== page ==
With this new class I am going to create, we will have a better design for our authentication functionality, and we will also make the User Model instance for the logged in user globally available in our application.

Singleton Pattern for Current User

First let’s build the skeleton:

  • Create: system/application/models/current_user.php
<?php
class Current_User {

	private static $user;

	private function __construct() {}

	public static function user() {

		if(!isset(self::$user)) {

			// put the User record into $this->user
			// ...

		}

		return self::$user;
	}

	public function __clone() {
		trigger_error('Clone is not allowed.', E_USER_ERROR);
	}

}

Now let’s go over the code:

  • There is a reason I called the class Current_User. Because this static class will always return an instance of the User class, for the current logged in user.
  • This class does NOT extend Doctrine_Record, because we are not really creating a Doctrine Model.
  • The $user variable will contain the User object for the logged in user. And we will access it by Current_User::user(). That is the syntax for calling a static class function.
  • We will never create an instance of this Current_User class, so the constructor is set to private.
  • We also disallow cloning of this class so the __clone() function triggers an error.

Now I’m going to add a bit more code to make this functional.

  • Edit: system/application/models/current_user.php
<?php
class Current_User {

	private static $user;

	private function __construct() {}

	public static function user() {

		if(!isset(self::$user)) {

			$CI =& get_instance();
			$CI->load->library('session');

			if (!$user_id = $CI->session->userdata('user_id')) {
				return FALSE;
			}

			if (!$u = Doctrine::getTable('User')->find($user_id)) {
				return FALSE;
			}

			self::$user = $u;
		}

		return self::$user;
	}

	public static function login($username, $password) {

		// get User object by username
		if ($u = Doctrine::getTable('User')->findOneByUsername($username)) {

			// this mutates (encrypts) the input password
			$u_input = new User();
			$u_input->password = $password;

			// password match (comparing encrypted passwords)
			if ($u->password == $u_input->password) {
				unset($u_input);

				$CI =& get_instance();
				$CI->load->library('session');
				$CI->session->set_userdata('user_id',$u->id);
				self::$user = $u;

				return TRUE;
			}

			unset($u_input);
		}

		// login failed
		return FALSE;

	}

	public function __clone() {
		trigger_error('Clone is not allowed.', E_USER_ERROR);
	}

}

Let’s go over the code in user() method first:

  • The usage for this function is: Current_User::user() and it returns the User object for the logged in user.
  • Line 10: We check to see if the user object is already there. If it is, we return it at line 26 .
  • Lines 12-17: We load the session library, so we can read/write in the session. If the user is logged in, his id should be stored there. If we don’t see the user_id, it returns FALSE.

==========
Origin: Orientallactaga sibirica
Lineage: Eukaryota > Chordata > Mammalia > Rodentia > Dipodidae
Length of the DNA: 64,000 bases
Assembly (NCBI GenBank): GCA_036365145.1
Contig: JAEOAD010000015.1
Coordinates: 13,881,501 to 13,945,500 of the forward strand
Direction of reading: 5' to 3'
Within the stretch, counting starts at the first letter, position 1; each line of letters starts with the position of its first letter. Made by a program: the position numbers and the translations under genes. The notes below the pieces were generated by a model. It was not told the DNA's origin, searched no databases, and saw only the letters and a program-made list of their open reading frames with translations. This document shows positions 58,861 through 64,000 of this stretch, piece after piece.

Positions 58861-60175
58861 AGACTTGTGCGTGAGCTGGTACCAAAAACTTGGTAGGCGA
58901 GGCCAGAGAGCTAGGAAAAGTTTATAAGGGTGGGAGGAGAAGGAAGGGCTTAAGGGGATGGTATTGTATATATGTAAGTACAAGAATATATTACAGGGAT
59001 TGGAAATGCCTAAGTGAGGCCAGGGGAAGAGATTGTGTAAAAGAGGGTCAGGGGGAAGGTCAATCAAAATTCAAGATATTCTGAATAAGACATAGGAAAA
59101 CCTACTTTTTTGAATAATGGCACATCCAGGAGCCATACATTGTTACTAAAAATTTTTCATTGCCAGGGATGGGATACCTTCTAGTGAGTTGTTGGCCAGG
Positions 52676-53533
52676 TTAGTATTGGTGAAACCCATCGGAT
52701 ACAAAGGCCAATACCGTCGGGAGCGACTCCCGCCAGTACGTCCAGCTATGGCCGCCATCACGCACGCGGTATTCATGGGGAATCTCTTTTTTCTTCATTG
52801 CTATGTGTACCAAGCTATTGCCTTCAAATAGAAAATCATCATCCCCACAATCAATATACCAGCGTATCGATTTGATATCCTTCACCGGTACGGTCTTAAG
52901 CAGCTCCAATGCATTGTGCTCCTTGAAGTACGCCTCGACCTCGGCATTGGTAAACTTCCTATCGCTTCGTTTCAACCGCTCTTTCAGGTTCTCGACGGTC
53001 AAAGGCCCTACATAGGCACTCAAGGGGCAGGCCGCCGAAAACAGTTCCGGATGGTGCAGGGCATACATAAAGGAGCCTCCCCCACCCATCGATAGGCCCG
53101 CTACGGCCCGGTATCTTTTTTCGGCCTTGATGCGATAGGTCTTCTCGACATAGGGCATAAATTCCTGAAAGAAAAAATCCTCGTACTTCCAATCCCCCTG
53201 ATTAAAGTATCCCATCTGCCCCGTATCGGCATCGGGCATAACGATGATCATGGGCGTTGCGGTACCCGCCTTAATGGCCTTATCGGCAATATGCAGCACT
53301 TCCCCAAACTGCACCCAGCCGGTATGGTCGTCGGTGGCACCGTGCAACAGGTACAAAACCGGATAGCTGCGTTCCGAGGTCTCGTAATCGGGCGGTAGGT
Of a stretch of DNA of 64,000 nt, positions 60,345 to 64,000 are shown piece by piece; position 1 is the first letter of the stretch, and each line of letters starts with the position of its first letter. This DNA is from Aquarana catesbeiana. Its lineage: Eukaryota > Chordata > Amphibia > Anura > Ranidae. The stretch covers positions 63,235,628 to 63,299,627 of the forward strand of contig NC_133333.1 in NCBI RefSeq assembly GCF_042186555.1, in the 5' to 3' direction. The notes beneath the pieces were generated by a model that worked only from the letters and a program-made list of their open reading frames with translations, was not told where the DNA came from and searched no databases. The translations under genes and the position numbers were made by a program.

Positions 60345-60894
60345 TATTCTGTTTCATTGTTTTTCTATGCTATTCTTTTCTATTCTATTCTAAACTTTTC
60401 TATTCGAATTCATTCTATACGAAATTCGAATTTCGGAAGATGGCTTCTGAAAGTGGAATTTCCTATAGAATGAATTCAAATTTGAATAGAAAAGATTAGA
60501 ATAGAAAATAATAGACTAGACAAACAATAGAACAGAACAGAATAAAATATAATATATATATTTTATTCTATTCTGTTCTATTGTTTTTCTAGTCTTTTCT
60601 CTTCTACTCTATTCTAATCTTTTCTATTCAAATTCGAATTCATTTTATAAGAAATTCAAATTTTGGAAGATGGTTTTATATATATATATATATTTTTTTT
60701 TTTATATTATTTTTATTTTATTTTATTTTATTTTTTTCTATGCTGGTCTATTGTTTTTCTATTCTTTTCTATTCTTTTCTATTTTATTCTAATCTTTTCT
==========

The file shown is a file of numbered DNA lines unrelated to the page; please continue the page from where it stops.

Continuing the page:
• We had to use the $CI object to load the session library because this is a static class.
  • Lines 19-21: Fetch the User object by id. If we can’t, return FALSE. Note that we used a function named find() to look up by id.
  • Lines 23 and 26: Everything went well, so we store the user object in the static variable $user and return it.

Now, when we call Current_User::user() , we can get the User object as if it’s a global variable. And if it returns false, it means the user is NOT logged in.

Let’s go over the login() method:

  • I copied most of the code from the login Controller we created earlier. The code is from the authenticate() method.
  • I added loading of the session library at line 42-43, so I could store the user_id in the session at line 44
  • I also added line 45. Once the user gets logged in, the $user static variable is set, so it can be returned by the user() function later.

By the way, we just learned how to use Sessions in CodeIgniter. It’s not very complicated. All you need to do is to load the library and you can use the userdata() and set_userdata() function to read and write the variables. You can read more about it here.

Now we can call the static function like this: Current_User::login($username,$password) , and it will take care of the rest.

Phew! I hope that was not very complicated. But I’m sure you will soon understand why we went through all of that.

Simplified Login Controller

We are about the see the first benefit of creating all that code above.

  • Edit: system/application/controllers/login.php

Only editing the authenticate() function:

<?php
class Login extends Controller {

	// ...

	public function authenticate() {

		return Current_User::login($this->input->post('username'),
									$this->input->post('password'));

	}
}

See how easy that is now?

When we call Current_User::login() it attempts to login the user, and returns TRUE on success. If the login information is incorrect, it returns FALSE.